I’ve always viewed myself as a hugger, a toucher. I hug my family members, and like to be hugged. I touch a lot — I’ll walk by my wife and touch her shoulder, or reach over and touch my daughter’s arm. My Dad was like this, too. Touching is good; hugging is better. In the workplace, I’m conscious of this tendency, and I have to pay attention to make sure that I curb the impulse to touch lest it be considered inappropriate. I know that many people don’t want to be touched, or at least don’t want to be touched except by a carefully chosen small group of people close to them. But I’ve always thought of myself as a person who likes hugging and touching.
So it should come as no surprise that I had a very positive reaction when I first encountered my spiritual leader’s teachings on hugging and hugging meditation. Thich Nhat Hanh has done for hugging what he has done for so many other activities of daily life — transformed the ordinary into the sacred. Thay tells a very funny story of his first visit to the United States, and being given a great big hug of welcome by a large woman. When he describes how truly “foreign” this experience was for him, you can actually feel it. In his culture, people don’t hug very much; people simply don’t hug Zen masters; women don’t even touch monks. Thay confesses to having been taken aback by this enthusiastic hug — but in typical Thich Nhat Hanh fashion, he doesn’t simply leave it at that. Looking deeply at the hugging experience, he recognized how wonderful and positive this practice was at its core. He developed Mindful Hugging as a means of deepening one’s dharma practice.
Three Simple Breaths
Thay suggests that before actually hugging, we take a couple of breaths to bring ourselves fully into the present moment, so that we can really be there for the person we are about to hug. As we then embrace, we breathe in deeply, and on the first in-breath we say to ourselves: breathing in, I am aware that you are alive and in my arms; breathing out, I am so happy. On the second in-breath, we say: breathing in, I know that I am alive and in your arms; breathing out, I am so happy. And finally, a third breath: breathing in, I am aware that we are both alive right now and embraced in each others’ arms; breathing out, I am very happy.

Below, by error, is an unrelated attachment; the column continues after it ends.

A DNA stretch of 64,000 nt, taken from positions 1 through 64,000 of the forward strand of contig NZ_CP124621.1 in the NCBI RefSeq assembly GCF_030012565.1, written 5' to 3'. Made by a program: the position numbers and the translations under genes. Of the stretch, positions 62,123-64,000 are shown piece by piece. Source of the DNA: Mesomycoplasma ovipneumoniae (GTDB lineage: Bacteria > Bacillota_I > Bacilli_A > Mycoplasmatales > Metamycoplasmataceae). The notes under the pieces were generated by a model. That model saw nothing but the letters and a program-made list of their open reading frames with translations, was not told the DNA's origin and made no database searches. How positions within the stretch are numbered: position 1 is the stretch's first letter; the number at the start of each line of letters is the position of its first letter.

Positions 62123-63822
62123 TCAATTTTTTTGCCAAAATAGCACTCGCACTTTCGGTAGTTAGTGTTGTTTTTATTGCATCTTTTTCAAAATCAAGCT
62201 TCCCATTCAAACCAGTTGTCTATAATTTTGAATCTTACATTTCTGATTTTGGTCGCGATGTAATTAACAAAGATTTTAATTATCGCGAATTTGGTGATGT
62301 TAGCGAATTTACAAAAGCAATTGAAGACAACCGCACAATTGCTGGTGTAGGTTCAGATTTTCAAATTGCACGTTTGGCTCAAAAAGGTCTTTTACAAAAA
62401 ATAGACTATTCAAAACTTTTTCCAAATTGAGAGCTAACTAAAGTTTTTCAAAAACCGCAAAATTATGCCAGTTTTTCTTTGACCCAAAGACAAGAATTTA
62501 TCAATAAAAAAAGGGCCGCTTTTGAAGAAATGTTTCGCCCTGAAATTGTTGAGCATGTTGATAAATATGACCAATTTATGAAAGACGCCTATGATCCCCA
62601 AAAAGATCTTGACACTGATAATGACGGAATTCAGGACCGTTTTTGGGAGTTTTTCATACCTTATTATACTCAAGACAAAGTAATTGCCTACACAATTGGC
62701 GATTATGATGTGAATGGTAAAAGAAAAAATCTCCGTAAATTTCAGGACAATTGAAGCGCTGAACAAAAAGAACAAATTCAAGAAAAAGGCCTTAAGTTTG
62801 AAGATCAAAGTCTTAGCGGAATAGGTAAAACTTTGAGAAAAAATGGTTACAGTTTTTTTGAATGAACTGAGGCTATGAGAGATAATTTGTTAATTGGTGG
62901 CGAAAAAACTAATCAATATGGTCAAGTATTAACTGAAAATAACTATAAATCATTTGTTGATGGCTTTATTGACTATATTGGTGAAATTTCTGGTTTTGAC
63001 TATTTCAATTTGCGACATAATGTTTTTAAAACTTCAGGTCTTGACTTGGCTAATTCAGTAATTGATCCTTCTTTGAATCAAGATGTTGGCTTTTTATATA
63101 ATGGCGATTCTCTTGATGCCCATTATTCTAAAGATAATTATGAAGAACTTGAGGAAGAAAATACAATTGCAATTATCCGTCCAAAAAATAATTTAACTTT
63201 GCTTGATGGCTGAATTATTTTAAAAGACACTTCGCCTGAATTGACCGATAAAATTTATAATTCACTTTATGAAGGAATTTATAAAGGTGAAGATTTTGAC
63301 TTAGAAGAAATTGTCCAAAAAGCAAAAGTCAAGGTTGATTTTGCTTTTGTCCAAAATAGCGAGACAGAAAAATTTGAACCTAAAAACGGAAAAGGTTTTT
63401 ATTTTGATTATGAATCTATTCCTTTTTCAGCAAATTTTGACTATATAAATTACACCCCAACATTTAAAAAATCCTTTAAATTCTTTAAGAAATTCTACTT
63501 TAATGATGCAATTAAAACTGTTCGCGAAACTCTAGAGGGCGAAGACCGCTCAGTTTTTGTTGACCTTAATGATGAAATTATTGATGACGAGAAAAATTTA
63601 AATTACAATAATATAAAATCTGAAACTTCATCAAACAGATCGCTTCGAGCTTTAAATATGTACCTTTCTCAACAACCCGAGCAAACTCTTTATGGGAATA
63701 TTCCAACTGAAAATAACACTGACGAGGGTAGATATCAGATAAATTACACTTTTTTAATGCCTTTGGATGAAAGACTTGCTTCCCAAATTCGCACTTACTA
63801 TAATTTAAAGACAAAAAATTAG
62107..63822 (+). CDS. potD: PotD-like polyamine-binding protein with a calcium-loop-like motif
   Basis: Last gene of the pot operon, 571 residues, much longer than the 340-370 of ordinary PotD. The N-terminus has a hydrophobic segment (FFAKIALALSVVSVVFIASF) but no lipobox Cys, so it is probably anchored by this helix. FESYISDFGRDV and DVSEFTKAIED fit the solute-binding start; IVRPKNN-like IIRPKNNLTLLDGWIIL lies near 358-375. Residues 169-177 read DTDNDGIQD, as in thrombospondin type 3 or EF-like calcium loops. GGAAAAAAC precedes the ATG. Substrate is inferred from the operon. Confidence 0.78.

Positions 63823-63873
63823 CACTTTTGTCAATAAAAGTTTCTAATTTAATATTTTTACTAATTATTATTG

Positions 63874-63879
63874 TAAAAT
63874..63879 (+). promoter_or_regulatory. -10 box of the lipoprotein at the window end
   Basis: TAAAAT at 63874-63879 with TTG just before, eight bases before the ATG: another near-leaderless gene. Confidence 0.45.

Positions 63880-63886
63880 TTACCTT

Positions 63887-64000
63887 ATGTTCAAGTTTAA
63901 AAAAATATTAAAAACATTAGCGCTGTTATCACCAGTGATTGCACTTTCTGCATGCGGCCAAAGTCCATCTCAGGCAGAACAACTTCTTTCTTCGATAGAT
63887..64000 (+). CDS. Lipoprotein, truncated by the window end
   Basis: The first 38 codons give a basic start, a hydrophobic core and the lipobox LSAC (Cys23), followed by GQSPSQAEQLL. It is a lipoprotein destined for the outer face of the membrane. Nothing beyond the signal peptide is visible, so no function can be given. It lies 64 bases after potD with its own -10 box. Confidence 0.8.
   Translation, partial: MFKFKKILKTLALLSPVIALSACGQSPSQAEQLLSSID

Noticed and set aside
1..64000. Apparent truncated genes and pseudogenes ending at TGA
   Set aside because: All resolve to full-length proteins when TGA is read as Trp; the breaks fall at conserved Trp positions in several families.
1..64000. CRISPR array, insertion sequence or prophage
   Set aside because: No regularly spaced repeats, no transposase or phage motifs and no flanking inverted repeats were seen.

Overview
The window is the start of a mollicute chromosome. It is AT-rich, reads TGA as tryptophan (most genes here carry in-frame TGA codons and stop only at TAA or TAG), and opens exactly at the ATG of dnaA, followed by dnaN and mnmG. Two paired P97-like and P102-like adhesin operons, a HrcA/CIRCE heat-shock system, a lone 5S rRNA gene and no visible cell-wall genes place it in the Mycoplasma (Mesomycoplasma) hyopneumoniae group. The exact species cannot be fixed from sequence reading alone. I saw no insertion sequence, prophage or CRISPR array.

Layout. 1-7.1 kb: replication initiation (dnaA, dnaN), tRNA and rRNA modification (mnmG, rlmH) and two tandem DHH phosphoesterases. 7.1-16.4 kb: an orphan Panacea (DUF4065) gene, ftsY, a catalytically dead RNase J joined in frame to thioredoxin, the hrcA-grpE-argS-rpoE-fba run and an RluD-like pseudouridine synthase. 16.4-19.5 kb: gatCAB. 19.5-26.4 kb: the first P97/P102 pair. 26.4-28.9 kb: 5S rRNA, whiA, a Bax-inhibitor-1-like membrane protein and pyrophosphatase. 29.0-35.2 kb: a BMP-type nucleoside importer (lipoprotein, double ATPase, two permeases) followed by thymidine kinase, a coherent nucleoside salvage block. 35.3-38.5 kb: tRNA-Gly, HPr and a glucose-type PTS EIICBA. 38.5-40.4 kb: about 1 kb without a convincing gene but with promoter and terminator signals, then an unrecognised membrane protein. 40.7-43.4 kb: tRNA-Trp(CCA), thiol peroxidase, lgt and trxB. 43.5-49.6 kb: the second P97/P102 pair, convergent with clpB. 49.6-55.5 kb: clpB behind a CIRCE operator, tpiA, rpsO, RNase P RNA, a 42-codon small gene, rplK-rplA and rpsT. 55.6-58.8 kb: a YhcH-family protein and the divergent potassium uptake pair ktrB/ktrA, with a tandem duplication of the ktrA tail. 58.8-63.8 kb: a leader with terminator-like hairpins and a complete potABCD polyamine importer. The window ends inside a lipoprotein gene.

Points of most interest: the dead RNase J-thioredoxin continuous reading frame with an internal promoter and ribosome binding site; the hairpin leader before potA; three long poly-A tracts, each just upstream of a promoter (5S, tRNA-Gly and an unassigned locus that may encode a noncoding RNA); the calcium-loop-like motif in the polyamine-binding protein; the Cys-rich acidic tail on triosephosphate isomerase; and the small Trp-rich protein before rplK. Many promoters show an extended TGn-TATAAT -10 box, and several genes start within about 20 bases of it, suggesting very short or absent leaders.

Three simple breaths, three simple gathas. A simple practice that anyone can do at any time. Sounds really easy, doesn’t it? But have you tried it? I have, and I have found that this practice brings up a whole lot of stuff from deep within me — stuff that may be hard-wired into me as a male, or acquired from the culture in which I have lived, or even cultivated by me over the years as a part of my professional and social persona. In short, it’s a deep and profound practice.
Sitting here at my keyboard, I find that taking three long breaths takes a total of about thirty seconds. Standing around after a sangha hugging discussion and actually practicing a single three-breath hugging meditation, I found that it took about an hour! Or so it seemed. Ten seconds for a preparatory breath to be sure I am fully present, the arms around one another, and an hour later I finish with my third breath and release. What’s up with that? Of course, I am more used to the perfunctory tap on the arm, to the quickie social hugging that one gives and gets as a good-night or a good-bye, or a greeting for an old friend. This three-breath, mindful hug is intense! I truly am fully present, and the experience of it is powerful. The urge to break off after that first breath — or even sooner — is palpable. By the second breath, if I stick with it, I know that I am experiencing something very different. And as that third breath rises and falls, I feel the presence of myself and the presence of my friend, alive, real, physical, and very intimate.